a) a thoracic catheter having a proximal end, a distal end and a main lumen having an inner diameter and extending from the distal end to the proximal end;
b) a first tube approximately equal in inner diameter to the inner diameter of said main lumen;
c) a second tube connected to and in fluid communication with said first tube along a common longitudinal axis, said second tube having an inner diameter larger than the inner diameter of said first tube;
d) an annular stop located at the juncture of said first tube and said second tube and having a larger outer diameter than either said first or said second tube, the longitudinal axis of said annular stop aligned with the longitudinal axes of said first and said second tubes, the inner diameter of said annular stop being approximately equal in inner diameter to the inner diameter of said second tube, said stop for limiting the movement of the thoracic catheter over said first tube, and,
e) a connecting tube having an inner diameter approximately equal to the outer diameter of said second tube, said connecting tube placed over and in binding contact with said second tube, said connecting tube extending beyond the end of said second tube opposite said first tube;
whereby a continuous non-constricted passage is presented through said first and said second tubes.
7. The combination of claim 6 wherein said connecting tube is made of a flexible elastomeric material.
8. The combination of claim 6 wherein said annular stop includes means for indicating the size of said connector.
Description
BACKGROUND OF THE INVENTION

1. Field of the Invention

The instant invention relates to thoracic catheters and more specifically to a device for connecting thoracic catheters to a source of suction such as a chest drainage unit or the like.

2. Background of the Invention

Thoracic catheters are often used to remove liquids and air from the thoracic cavity as a result of surgery or injury to the thoracic cavity. A typical prior art thoracic catheter, shown in FIG. 1, is an elongated tube with a distal end 2 and a proximal end 3. The distal end 2 of the catheter is placed in the thoracic cavity and contains several openings 4 to allow the fluids in the thoracic cavity to pass into the lumen of the tube. The proximal end 3 of the catheter is connected to a source of vacuum pressure (not shown) through a CDU connector A on a device such as a chest drainage unit.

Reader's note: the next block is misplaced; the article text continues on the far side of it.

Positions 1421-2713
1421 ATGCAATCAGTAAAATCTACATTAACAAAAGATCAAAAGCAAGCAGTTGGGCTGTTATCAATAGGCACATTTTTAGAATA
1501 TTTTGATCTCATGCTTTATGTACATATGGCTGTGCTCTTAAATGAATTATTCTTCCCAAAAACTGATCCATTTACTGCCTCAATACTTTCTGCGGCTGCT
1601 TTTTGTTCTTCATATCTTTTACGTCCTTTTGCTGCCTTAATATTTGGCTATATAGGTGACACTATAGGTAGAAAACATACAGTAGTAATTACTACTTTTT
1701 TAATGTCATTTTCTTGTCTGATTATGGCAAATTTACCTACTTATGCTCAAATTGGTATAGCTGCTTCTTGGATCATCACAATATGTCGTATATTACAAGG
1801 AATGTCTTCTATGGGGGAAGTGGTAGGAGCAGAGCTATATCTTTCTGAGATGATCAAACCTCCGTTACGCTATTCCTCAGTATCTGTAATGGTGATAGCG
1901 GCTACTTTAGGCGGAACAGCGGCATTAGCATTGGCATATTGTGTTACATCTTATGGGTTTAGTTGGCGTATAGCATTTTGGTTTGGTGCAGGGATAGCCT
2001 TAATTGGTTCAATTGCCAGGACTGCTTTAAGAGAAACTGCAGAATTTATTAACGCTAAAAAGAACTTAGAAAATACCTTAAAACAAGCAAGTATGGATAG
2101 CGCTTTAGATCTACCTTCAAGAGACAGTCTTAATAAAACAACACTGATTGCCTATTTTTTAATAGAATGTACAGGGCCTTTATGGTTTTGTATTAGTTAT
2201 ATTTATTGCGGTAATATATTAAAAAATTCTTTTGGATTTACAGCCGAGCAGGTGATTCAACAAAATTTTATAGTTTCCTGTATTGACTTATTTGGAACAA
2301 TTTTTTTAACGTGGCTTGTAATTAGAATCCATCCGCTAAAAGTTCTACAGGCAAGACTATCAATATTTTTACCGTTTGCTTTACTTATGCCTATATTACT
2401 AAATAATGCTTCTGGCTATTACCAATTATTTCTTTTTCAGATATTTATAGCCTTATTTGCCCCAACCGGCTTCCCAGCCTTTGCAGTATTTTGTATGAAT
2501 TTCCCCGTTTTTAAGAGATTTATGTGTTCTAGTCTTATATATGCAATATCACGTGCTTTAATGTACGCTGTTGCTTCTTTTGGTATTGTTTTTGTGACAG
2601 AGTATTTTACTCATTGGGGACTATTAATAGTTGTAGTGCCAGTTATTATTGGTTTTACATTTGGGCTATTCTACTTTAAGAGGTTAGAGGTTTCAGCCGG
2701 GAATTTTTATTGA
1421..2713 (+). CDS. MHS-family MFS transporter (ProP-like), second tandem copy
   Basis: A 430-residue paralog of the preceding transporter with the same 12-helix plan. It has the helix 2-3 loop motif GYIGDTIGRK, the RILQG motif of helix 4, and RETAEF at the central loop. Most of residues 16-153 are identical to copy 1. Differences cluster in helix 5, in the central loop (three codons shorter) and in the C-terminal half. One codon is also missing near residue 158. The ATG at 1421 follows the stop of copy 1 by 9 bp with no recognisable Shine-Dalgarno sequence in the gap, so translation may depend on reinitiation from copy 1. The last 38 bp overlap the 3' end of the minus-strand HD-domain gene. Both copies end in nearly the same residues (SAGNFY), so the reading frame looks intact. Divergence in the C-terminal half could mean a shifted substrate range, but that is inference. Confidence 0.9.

A problem with thoracic catheters, especially catheters of small diameters, has been that it is very difficult to attach the proximal end 3 of the catheter to the CDU connector A on a chest drainage unit. In the case of thoracic catheters of small diameter, this difficulty results primarily from the fact that the CDU connector A on a chest drainage unit is relatively large compared to the inside diameter of the thoracic catheter. As a result, the small diameter catheter must be stretched to fit onto the connector on the chest drainage unit. This is often a difficult procedure.

Consequently, as shown in FIG. 2, a "funnel" 5 having a larger inside diameter than the inside diameter of the proximal end 3 of thoracic catheter tube 1 is sometimes attached to the proximal end 3 of the thoracic catheter to facilitate connecting the proximal end 3 of the catheter to the CDU connector A of the chest drainage unit. However, a consequence of the funnel 5 having a larger inside diameter than the thoracic catheter is that it also has a larger outside diameter than the proximal end 3 of the catheter tube 1.

In most uses of catheters with or without "funnel" ends, the proximal end 3 of the thoracic catheter is inserted through an opening in the intercostal space between a patient's ribs from the inside of the patient's thoracic cavity to the outside. With catheters having a "funnel" end, the comparatively larger outside diameter of the funnel 5 requires a larger opening to be cut in the intercostal space than is required for catheters not having the "funnel" end. Consequently, in the case of catheters with "funnel" ends, the "funnel" which makes it easier to attach the catheter to the CDU connector of a chest drainage unit, makes it necessary to make a larger than usual cut in a patient's intercostal space in order to pass the "funnel" end through the cut.